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St. John of the Cross, Teresa of Avila’s Brother Monk

This illustrated life of San Juan de la Cruz captures the spiritual journey and miracles of the first male Discalced Carmelite and spiritual companion of the rock-star Renaissance nun Santa Teresa de Ávila. It was printed shortly after his beatification and focuses heavily on his interactions with nuns of this newly created religious order of the Counter-Reformation period. The texts and images also imaginatively reproduced important moments in San Juan’s many travels, his foundation of Discalced Carmelite houses across Spain, and several years’ persecution with St. Teresa by the Spanish Inquisition. Among the many detailed and handsomely engraved images is the famous scene of Teresa and Juan simultaneously rising up into the air and levitating side-by-side, uplifted by their seraphic discussion of the mystery of the Holy Trinity; another depicts Juan miraculously exorcizing a demon from a possessed nun in the convent. Only three other copies of this first edition are known, one in the British Library and two (one missing numerous of the engravings) in the National Library of Spain.

illustration from teresa of avila

Friendship Album

Friendship albums were popular in the 19th century, and included autographs, poems, and short prose selections, either original or copied from published material.

handwriting on yellowed paper

Nursing at the Turn of the Century

This photo archive consists of 35 photos depicting nurses from the 1890s until the early 1920s. This archive depicts camaraderie and accomplishment amongst women in one of their few signature professions at the time.

assorted vintage photographsold photograph of nursesold photographs showing nurses

A Century of Jewish Thought

One of only seven known copies worldwide (and the only in the state of Maryland) of a speech given by Baltimore’s own Henrietta Szold to the Baltimore section of the National Council of Jewish Women. It explicitly discusses Zionism by name more than a year before Theodor Herzl would go on to convene the first Zionist Congress in Basel, Switzerland, in August 1897.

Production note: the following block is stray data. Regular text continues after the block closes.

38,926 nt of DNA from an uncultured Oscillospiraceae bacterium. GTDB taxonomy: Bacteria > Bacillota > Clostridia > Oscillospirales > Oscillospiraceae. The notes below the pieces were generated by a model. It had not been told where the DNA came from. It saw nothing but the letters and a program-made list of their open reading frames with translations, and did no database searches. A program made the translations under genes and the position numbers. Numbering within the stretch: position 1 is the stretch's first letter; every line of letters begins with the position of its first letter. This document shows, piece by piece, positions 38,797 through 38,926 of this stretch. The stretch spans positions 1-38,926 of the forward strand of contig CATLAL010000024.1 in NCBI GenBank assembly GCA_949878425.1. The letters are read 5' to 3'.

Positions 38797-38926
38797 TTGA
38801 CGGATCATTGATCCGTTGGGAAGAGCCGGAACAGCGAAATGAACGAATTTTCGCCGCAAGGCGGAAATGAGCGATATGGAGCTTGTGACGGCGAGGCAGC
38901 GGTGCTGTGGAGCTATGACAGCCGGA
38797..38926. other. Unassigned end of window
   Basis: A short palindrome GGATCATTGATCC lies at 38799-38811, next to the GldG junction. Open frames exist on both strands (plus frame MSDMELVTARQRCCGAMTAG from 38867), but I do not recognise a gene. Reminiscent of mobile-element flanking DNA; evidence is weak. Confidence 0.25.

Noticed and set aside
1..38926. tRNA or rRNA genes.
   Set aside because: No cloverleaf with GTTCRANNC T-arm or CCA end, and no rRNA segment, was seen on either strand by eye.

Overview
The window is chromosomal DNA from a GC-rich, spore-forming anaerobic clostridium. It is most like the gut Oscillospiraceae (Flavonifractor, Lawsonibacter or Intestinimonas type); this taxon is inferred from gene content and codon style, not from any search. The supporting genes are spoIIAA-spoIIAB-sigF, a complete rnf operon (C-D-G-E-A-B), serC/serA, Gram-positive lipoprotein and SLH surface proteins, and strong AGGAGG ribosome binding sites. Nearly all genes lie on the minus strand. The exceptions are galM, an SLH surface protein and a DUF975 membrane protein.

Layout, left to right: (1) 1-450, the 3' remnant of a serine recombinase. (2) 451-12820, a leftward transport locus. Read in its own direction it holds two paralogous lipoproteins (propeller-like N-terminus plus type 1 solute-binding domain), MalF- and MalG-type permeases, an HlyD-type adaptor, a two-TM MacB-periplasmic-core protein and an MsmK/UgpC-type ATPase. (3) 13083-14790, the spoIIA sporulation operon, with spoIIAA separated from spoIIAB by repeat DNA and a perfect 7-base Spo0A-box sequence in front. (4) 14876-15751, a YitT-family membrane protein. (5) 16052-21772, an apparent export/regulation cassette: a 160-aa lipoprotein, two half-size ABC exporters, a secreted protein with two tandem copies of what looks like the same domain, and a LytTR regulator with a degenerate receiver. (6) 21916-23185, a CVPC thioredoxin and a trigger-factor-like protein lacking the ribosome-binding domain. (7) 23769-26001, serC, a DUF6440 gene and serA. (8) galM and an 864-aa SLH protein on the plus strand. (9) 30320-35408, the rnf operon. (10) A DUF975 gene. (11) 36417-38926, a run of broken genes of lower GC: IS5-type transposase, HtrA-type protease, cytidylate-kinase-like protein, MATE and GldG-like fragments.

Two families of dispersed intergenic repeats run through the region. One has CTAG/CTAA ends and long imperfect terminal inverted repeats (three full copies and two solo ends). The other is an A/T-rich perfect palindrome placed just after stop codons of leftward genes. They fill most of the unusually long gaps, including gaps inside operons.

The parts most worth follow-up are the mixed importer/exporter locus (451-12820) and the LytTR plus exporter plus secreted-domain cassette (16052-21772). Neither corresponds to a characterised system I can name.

Suffrage Speeches from the Dock

This book contains highlights from the 1912 conspiracy trial of Emmeline Pankhurst, Fred Pethick Lawrence, and Emmeline Pethick Lawrence. In these speeches, Pankhurst and the other leading militant suffragists defend themselves against the charges of damaging city property in their attempt to publicize the issue of women’s suffrage. They illustrate the complexity of the issue and the ambivalence of the court, which found them guilty of damaging city property yet acknowledged the virtues of the cause for which they were fighting. The publisher, the Women’s Press, while an independent entity, played a strategic role in bringing suffrage into public discourse.

Open book with text block on right page only

On Suffragette Force-Feeding

In 1914, Frank Moxon wrote a 32-page pamphlet that is widely considered to be the most effective attack on forcible feeding in English prisons.  While there had been earlier texts denouncing the practice against the imprisoned suffragettes, Moxon’s account, written while he was doctor in Moorfields, made the case most effectively. He begins his article by stating that he is going to avoid any “sentimental” approach to the problem and that his intention is to present a “frank and complete report on the medical aspects of this treatment.” The publisher, the Women’s Press, while an independent entity, played a strategic role in bringing suffrage into public discourse.

open book with yellowed pages and blocks of text

Typewriter Firm Rings Bell with Women’s Lib

The protest was a response to an unfortunate advertising campaign by Olivetti Typewriters promoting “brainy” typewriters that were supposed to eliminate the typing errors made by incompetent secretaries. A TV commercial showed a secretary as a vacuous pin-up girl who found that she could attract men by becoming an “Olivetti girl.” This infuriated a group of New York City secretaries, backed by members of the National Organization of Women, which picketed Olivetti’s headquarters at 500 Park Avenue (“Rebel Secretaries,” Time, 20 March 1972).

The photographs, shot in black and white by an unknown photographer, show women with protest signs outside the headquarters. Additional photos show a man setting up the “Olivetti Weary Protestors Relief Bar,” where “the liberator” was being served: “one part orange juice, one part Cointreau, one part champagne.”

The Italian typewriter company, founded in 1909, is credited with manufacturing the first programmable desktop computer, the Programma 101, launched at the 1964 World’s Fair.

Feminism in a New Key

Overview of the revitalized feminist activity of second wave feminism, including sections on coalitions and trends, and raising questions such as “Is it possible to get government and foundation funding without being coopted?”

book cover with title text

Where the Queen is King

52 cards, plus 2 Jokers. All court cards are women; the jokers are men. Cards are mint and sealed.

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